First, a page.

On the opposite end, the Badgers hope junior Louis Nzegwu can continue to stay healthy and progress in a positive manner. Nzegwu, one of Watt's roommates, had three sacks in the spring game. More importantly, Nzegwu has started to model and show glimpses of his predecessor, Schofield, imitating the way Schofield attacked the offseason to go from being a good player to a great player.

Sophomore David Gilbert, a standout on special teams after enrolling last spring, adds depth at the position, and fought tooth and nail with Nzegwu to earn playing time. Sophomore Brendan Kelly is also in the mix after missing time the last two seasons with hand and groin injuries but like stated, he needs to stay healthy.

Walk-on Ethan Hemer, redshirt freshman Tyler Dippel and freshman Warren Herring are other options after having strong finishes to the spring. Hemer was UW's Defensive Scout Player of the Year, Dippel has allowed a torn ACL injury to fully heal and Herring got his feet wet after enrolling at semester and working extensively with Partridge.

Still, the Badgers are still looking for depth, which might come in the form of incoming freshmen Beau Allen and Kyle Costigan. Recruited as a two-way lineman, Costigan has added upwards of 40 pounds since he got his full scholarship offer, forcing Bielema to try him as a defensive tackle to see if he can be the spark plug.

While the Badgers didn't know what Costigan was going to do, the coaching staff has had high hopes for Allen since he committed back in December. The tackle from Minnetonka has lived up to that reputation through summer workouts. Watt called him the most prepared freshman lineman he's seen and senior safety Jay Valai texted Bielema just to tell him that Allen is a freshman that gets what UW is trying to do.

"Good players recognize good players," Bielema said. "It doesn't necessarily mean watching their skill set, it's just the way they carry themselves, the way they do drill work. I think that makes a big statement."

After the big win over Miami gave the team a good taste in their mouths heading into the offseason, the defense, specifically Watt, is chomping at the bit to get back out there and prove people wrong all over again.

"We want to get back out there to capitalize on the gains we made last year and capitalize on the gains we made so far in the offseason," Watt said. "We have a ton of great young guys on the defensive line, and we're going to have a big rotation like last year so everyone stays fresh."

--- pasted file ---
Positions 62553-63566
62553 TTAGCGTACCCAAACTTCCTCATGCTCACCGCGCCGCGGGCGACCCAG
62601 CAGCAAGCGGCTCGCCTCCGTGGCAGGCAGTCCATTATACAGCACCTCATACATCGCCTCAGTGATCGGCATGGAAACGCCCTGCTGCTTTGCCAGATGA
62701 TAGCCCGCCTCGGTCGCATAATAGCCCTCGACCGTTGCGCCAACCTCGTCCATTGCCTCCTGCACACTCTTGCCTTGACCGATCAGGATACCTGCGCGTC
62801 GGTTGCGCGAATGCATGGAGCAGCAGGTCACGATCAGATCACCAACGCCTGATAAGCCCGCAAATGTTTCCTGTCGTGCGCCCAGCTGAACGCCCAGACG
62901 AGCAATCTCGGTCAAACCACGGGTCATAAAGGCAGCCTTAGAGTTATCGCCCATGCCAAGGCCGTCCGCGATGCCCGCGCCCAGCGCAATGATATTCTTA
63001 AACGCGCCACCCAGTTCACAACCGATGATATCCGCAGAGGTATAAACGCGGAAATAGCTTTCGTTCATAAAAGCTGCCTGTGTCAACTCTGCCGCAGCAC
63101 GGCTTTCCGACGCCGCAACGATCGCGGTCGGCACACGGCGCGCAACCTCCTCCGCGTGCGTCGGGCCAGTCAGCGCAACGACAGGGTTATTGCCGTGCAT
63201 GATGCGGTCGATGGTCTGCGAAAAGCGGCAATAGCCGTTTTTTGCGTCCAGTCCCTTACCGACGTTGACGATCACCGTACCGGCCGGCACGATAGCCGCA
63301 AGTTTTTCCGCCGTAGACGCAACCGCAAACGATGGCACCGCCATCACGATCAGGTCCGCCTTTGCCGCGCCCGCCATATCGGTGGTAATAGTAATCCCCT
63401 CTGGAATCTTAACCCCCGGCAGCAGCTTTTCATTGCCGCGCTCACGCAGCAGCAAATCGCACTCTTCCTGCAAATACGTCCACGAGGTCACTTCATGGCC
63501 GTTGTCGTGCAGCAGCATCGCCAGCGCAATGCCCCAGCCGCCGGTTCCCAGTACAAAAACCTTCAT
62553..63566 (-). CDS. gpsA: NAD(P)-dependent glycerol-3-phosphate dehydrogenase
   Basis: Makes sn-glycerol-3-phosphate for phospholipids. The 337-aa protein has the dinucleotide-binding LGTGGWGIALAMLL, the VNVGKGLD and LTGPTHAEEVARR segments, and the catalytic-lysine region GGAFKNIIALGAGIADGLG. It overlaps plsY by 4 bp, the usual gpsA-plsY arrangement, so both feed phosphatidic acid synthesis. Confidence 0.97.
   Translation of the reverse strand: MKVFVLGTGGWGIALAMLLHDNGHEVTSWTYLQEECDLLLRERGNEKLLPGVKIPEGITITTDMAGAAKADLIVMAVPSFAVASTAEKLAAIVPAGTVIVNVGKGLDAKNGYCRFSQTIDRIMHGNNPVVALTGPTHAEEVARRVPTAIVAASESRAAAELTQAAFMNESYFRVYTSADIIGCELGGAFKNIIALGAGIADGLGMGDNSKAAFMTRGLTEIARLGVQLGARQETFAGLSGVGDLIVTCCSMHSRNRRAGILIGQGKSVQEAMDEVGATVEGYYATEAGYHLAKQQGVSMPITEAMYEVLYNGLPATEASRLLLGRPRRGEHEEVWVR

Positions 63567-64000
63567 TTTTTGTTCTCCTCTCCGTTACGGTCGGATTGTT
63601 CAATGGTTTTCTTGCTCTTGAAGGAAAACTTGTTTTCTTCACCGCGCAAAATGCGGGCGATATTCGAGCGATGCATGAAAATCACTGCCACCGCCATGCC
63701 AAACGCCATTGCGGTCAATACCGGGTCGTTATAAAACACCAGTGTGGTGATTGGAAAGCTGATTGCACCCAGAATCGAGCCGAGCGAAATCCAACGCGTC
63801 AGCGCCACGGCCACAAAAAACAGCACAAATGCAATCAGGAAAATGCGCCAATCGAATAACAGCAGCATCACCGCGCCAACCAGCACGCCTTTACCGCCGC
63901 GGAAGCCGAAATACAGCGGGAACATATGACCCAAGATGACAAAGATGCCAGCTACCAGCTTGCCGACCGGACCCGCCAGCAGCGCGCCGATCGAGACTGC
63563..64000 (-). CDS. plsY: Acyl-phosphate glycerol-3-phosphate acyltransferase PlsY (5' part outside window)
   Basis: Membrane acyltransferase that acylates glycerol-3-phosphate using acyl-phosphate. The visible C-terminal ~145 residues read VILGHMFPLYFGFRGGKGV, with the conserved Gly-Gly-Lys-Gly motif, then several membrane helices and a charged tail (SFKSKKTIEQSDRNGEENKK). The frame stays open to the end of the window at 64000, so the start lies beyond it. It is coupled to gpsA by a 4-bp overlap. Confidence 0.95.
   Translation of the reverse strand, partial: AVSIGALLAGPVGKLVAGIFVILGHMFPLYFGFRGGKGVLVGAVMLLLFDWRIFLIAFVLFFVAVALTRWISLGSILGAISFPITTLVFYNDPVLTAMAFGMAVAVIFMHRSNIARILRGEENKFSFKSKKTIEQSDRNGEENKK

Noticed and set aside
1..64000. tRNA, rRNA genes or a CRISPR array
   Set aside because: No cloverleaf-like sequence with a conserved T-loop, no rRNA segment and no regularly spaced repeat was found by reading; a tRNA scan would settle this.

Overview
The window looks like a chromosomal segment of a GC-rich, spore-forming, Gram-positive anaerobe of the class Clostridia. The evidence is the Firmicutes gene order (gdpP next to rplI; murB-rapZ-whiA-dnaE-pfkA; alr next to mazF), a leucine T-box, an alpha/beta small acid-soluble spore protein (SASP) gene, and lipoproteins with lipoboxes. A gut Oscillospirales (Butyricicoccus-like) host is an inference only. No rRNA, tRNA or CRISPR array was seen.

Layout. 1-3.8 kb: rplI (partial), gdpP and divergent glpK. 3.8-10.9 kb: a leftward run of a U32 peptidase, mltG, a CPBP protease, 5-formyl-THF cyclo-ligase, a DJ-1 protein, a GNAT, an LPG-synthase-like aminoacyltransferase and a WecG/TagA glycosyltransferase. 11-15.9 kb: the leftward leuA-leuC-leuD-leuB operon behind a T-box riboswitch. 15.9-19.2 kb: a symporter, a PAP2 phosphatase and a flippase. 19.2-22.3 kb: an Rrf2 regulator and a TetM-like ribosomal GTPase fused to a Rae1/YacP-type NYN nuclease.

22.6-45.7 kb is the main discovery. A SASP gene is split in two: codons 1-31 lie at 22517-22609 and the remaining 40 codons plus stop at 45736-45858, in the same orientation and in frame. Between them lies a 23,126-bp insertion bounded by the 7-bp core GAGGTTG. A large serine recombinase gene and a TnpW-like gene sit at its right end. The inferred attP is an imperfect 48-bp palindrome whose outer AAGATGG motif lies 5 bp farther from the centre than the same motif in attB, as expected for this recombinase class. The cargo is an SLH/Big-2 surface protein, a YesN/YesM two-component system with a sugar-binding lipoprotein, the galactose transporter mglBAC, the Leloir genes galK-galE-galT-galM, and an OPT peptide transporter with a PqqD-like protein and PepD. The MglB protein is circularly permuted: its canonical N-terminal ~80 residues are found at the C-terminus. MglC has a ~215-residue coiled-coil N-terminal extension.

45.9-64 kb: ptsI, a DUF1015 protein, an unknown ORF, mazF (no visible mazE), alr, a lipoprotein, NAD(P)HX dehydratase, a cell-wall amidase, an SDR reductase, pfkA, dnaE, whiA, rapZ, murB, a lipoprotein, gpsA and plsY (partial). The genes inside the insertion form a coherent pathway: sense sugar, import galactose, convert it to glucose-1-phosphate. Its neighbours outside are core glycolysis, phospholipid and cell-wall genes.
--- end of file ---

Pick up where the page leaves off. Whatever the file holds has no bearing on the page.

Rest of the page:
The likely scenario

In order to be successful, Wisconsin needs to have a lot of healthy bodies rotating into the mix. We saw what a lack of depth accomplished in 2008 and what an eight-man rotation did in 2009. The more healthy bodies that can come in, put pressure on the quarterback and give studs like Watt a breathier, the better.

Even before the transfer of Tyler Westphal and the dismissal of Shelby Harris, depth was going to be an issue for this team. Watt would be vital to UW's success this season stopping the run and relieving stress on the passing game. He doesn't have to equal Schofield's monster season, but he'll have to put up similar numbers and hope the combination of Nzegwu-Gilbert on the end can provide some semblance of consistency.

The reason Stehle and Moore were so good last season is because they had Butrym, Hein and Cascone backing them up. With Butrym and Kohout being the starters, and have the potential to be just as good as last year's combo, the question is who will back them up? Allen is a likely choice, but he's only a freshman and doubtful to be super human.

Another player that could help is Pat Muldoon, a redshirt freshman from St. Xavier High in Cincinnati. Muldoon tore his ACL during his redshirt season, but is 100 percent healthy heading into this camp. Muldoon, like Allen, was highly recruited out of high school and a natural athlete. Question is: can be ready after missing so much time?

Badger Nation Top Stories